Daglan’s office of the Mayor, the Mairie, and just about everybody else conceivably involved, are being very stingy with details about the Fête Foraine de la Saint-Louis —  a three-day “fun fair”, which is to begin next Friday (August 21). I wrote about this recently in “Unfair? No — fun fair!” which I posted on August 13. In that post, I confirmed that our traditional four-day Fête de la Saint-Louis had been cancelled, because of the pandemic.

But now I have some actual news, of sorts, plus a tiny bit of what I’ll call fake news. It was fake for not very long, and it took place only between my wife Jan and me, but I’ll start with it simply because it’s a bit amusing.

It was yesterday (Friday) when Jan and I were driving out of the village to do some shopping. As we left Daglan, gaining speed, she asked me if I had seen the poster for the “fun fair.” I had been concentrating on the road, so no, I hadn’t seen it. What did it say?

She told me she had got only a glimpse, but that it said the activities would be at the stade, Daglan’s rugby pitch, which is about a kilometre from our house. So, even if the loudspeakers on the bumper car ride were played until very late, it wouldn’t bother us.  We both cheered. Yay!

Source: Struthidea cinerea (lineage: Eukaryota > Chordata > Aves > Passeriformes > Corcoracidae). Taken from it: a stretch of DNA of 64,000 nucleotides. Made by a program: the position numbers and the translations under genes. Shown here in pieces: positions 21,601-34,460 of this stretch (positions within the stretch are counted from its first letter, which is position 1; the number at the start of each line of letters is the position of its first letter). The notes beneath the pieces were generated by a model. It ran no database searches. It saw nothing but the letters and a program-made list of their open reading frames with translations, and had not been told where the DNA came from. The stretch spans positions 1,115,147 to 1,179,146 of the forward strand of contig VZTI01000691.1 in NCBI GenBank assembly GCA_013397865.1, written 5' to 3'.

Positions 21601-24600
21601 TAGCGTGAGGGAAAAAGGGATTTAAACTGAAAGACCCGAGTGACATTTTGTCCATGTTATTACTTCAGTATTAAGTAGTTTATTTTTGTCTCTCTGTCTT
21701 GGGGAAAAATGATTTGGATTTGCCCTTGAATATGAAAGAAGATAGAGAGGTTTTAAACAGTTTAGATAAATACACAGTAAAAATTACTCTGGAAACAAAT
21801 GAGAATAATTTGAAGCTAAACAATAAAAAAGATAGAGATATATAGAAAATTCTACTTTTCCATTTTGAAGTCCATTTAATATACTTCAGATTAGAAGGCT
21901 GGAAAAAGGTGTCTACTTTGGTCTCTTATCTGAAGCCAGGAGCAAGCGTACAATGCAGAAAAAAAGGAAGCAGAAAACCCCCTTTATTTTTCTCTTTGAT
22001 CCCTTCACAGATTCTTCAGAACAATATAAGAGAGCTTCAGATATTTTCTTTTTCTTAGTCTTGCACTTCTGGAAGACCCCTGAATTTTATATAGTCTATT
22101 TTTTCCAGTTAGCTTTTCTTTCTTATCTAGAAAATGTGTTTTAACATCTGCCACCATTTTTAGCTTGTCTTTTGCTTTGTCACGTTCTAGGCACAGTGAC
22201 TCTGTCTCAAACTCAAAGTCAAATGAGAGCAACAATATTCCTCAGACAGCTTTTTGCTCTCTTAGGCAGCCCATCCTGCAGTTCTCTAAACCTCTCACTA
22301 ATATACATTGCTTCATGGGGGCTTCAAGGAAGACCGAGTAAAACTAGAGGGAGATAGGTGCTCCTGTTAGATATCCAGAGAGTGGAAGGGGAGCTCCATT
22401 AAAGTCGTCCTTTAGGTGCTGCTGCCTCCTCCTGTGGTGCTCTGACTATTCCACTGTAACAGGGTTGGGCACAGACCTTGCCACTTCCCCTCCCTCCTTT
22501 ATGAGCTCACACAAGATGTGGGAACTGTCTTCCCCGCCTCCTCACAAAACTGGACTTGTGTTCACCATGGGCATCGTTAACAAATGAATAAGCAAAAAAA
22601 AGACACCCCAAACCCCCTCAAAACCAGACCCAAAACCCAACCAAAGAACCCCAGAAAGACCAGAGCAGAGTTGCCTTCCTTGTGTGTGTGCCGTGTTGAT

But the good feeling lasted only until we drove back to Daglan after shopping. As we arrived, Jan asked if I had seen the poster for the fun fair. No — where was it? There — there’s another one, she pointed out. Hah! It turns out it was a poster for a travelling circus, which is putting on a show at the stade on Tuesday evening. You can see why Jan made the mistake, since we were driving by quite quickly:

Well, it does look a poster for a “fun fair.”

And now for the real “news,” if you interpret that term quite loosely. Jan found this in a recent bulletin from the Mairie; I had missed the item completely, because I had assumed the brief paragraph was part of a bigger article. Anyway, here it is:

How to avoid getting attention.

The paragraph conveys just two points: La Fête de la Saint-Louis has indeed been cancelled, and the amusement rides will be located on the esplanade of the Salle des Fêtes, or community hall. With any luck, that means we won’t be kept awake by the bumper-car loudspeakers until 2 a.m.

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Unfair? No — fun fair!

When it comes to Daglan’s August festival, the Mairie has been providing information in the same way that Trump tweets out major policy statements — a little bit at a time.

Recently (in fact, on August 11) I posted “Daglan’s mystery festival (2020 version),” in which I wrote that 1) our usual Fête de la Saint-Louis was cancelled, but 2) there would be some sort of Fêtes de Daglan on the weekend starting August 21. But there were no other details on exactly what was happening.